AF increases the risk of strokes, especially in older patients, and in
those with additional risk factors such as hypertension, diabetes
or heart failure. AF may also result in death.
Although medication can help in some cases, an exciting treatment
option is ablation—or cauterization—of the abnormal, electrically
active regions of the heart, primarily in the left atrium. Ablation
uses an energy source to eliminate the heart tissue abnormality
that is causing the arrhythmia.
“Ablation, while complex, can be done safely with minimal risk to
the patient,” says Rajiv Nair, MD, and SJMO electrophysiologist.
“The AF ablation procedure can be performed in three different
ways, depending on the individual needs of each patient. Ablation
achieves great results.”
St. Joseph Mercy Oakland is a Thomson Reuters Top 100 Heart
Hospital and The Heart Institute offers all three ablation methods.
Catheter ablation, in which a cardiologist who has specialized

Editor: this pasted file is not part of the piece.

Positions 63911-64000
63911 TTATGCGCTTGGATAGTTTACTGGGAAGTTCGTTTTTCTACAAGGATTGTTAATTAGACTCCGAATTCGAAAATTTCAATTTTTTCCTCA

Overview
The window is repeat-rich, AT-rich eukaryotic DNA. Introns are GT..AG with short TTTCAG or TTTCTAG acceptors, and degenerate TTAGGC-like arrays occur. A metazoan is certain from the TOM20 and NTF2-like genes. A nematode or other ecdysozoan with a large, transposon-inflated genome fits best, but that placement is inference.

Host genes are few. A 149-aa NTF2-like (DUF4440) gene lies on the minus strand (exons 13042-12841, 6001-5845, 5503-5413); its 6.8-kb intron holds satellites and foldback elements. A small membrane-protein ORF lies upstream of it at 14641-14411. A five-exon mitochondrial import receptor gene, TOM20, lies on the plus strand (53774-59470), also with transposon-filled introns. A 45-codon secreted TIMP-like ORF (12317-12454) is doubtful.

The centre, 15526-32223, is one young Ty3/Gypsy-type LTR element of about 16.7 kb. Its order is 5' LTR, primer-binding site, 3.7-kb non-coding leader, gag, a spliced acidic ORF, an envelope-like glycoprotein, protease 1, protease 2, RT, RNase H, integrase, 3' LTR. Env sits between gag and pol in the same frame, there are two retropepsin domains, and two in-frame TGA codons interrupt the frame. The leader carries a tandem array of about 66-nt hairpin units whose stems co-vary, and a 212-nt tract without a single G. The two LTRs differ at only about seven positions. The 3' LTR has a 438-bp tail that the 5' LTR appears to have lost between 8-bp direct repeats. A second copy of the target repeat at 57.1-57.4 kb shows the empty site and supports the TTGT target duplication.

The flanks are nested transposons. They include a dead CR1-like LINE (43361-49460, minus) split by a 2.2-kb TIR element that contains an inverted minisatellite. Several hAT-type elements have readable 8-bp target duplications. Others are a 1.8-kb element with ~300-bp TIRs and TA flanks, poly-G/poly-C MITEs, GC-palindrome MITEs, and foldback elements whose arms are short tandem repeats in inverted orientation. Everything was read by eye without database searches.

in the treatment of heart rhythm disorders (electrophysiologist)
inserts catheters through the veins into the heart and corrects
Minimally-invasive surgical ablation, which is performed by cardiac
surgeons who often are assisted by electrophysiologists
Ablation, performed by surgeons at the time of an open-chest
procedure, such as cardiac bypass or valve surgery
“Careful patient selection is crucial for this complex procedure to
be successful,” stresses Dr. Nair. “Patients need to be involved in
a detailed discussion of various treatment options, the risks and
benefits, and the follow up.”
For a referral or to find a SJMO cardiac expert near you, please
call our physician referral line at 800.372.6094.